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Tips From the Full Tilt Pros

Coin Flips by Ben Roberts

Whether or not you decide to get into a coin flip situation in poker really depends upon what type of game you're playing. I'm far more likely to take on one of these challenges when I'm playing in a cash game than when I'm playing in a tournament, and I'm also more likely to do so when I'm playing in a live game as opposed to online.

If you're playing in a cash game, getting into a 50-50 race can occasionally produce greater results beyond simply winning the hand. If you win a race, you can often expect your opponent to become a worse player almost immediately after the hand is over. This will give you the opportunity to take even more money from him over the course of the next several hours. Therefore, I'm more willing to get into a coin flip situation with players who have less control over their emotions after losing a big hand this way.

Conversely, if my opponent wins the hand, he's not going to get rewarded as much since I'm not going to play any differently after losing a big hand in this manner. Although winning is extremely important to me, I believe people put too high a premium on winning in the short-term, for example, over the course of a session or two. When they fail to win, they become possessed with a sense of shame and depression, but I believe poker is supposed to be a journey of joy and fun.

Beyond my opponent's demeanor, one of the biggest factors in deciding whether or not I'm willing to get into a race is the amount of money I've invested in the hand. If I've already put some money into the pot and I'm sure it's a 50-50 situation, then no matter how much my opponent raises he won't be able to get rid of me. If I folded, I would be literally throwing away the money I already put in there, and I'm not in the habit of doing that.

Here's an example of a coin flip situation after the flop. Let's say you have A-K of clubs, and the flop comes 9-8-2 with two clubs. Because you have two overcards and a flush draw, this is a nice spot to go on the offensive if somebody makes a bet. If your opponent has made top pair with a hand like 10-9, it's about a 50-50 situation, but you have plenty of outs to justify your aggression.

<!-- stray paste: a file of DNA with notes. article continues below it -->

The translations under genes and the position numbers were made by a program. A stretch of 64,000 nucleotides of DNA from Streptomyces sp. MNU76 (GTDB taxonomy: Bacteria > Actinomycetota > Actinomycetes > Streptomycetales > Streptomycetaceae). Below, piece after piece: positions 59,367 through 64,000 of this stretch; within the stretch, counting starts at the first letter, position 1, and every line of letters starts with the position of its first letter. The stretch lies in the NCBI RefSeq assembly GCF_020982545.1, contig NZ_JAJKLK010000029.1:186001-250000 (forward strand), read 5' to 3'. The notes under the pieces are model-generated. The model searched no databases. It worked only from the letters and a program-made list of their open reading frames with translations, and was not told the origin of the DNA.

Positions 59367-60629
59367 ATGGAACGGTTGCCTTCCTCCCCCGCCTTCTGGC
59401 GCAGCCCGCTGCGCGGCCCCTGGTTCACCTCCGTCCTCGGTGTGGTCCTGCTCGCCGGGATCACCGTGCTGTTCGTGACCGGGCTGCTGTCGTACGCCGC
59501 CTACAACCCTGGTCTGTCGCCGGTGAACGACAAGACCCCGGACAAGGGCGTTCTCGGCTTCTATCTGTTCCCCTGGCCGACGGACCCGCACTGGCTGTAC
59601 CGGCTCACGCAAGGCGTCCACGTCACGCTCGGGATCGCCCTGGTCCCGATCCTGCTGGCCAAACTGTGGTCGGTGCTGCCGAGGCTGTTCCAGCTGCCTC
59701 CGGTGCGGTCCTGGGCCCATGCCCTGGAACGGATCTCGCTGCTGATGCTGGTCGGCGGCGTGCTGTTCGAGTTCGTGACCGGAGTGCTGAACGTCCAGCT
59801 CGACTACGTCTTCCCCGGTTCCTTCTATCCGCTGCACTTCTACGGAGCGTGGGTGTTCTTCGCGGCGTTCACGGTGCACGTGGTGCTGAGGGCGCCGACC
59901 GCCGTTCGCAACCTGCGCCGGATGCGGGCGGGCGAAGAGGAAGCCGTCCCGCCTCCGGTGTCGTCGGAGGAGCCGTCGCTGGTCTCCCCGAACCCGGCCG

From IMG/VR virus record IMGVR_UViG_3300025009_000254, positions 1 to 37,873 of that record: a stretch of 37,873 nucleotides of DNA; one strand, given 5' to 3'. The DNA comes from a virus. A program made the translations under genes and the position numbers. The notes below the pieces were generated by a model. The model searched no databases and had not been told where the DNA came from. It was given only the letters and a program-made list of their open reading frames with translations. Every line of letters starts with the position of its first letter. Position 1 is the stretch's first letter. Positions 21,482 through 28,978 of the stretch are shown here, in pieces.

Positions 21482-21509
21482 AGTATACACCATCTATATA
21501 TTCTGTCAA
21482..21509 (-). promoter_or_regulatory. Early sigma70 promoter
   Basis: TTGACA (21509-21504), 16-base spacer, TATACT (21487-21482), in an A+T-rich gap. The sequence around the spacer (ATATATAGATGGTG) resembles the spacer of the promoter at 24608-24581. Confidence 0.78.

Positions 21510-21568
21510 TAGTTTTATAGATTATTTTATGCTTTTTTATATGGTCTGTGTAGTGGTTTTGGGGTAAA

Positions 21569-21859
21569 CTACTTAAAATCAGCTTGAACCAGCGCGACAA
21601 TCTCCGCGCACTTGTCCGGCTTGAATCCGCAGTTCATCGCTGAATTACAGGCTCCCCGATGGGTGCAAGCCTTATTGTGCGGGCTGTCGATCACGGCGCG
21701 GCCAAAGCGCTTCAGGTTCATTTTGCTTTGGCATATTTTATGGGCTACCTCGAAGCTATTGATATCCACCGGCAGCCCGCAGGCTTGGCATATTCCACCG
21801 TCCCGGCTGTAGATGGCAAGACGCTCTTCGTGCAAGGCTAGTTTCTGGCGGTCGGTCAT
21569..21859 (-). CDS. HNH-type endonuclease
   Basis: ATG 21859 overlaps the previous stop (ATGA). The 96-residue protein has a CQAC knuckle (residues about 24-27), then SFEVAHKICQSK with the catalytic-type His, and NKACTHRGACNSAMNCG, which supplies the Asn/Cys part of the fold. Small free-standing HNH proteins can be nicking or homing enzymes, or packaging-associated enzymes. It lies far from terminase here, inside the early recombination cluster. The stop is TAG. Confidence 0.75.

However, if you raise and your opponent comes over the top of you, you have to suspect that he has a set and you can no longer depend on a king or an ace being an out. At this point, all you have is flush draw and it's no longer a coin flip situation. Unless you're both deep-stacked and think your opponent will pay you off if you do hit your flush, you should back off and wait for a better situation. But don't lose your initiative and remember to keep playing aggressively.

Now let's turn it around. The flop is the same, but now you have pocket jacks and your opponent is the one who has two overcards and a flush draw. You bet, and your opponent raises. How you proceed really depends upon what sort of player you're up against.

Because of situations like this one, I prefer live games to online games. I tend to make more accurate decisions in live games. Most of the time I can get a read on my opponent, and I can capitalize on that. If I feel like he only has two overcards because he just called my raise before the flop, I'll call and see what the turn brings. But if I raised before the flop and he reraised me, then I'll throw my jacks away because he could very well have a bigger pair than mine.

My rationale completely changes in a tournament. In the latter stages of a tournament your chips are worth more than they were at the beginning so your first concern should be protecting them, which often means avoiding coin flip situations. After the money bubble bursts, you get financially rewarded whenever a player gets knocked out so quite often the smartest move is to avoid getting into coin flip situations and waiting for a better spot.

Like many aspects of poker, the decision of whether or not to get into a coin flip situation depends on a variety of factors, the most important of which are the type of game you're playing and the demeanor of the opponent you're playing against.

Ben Roberts

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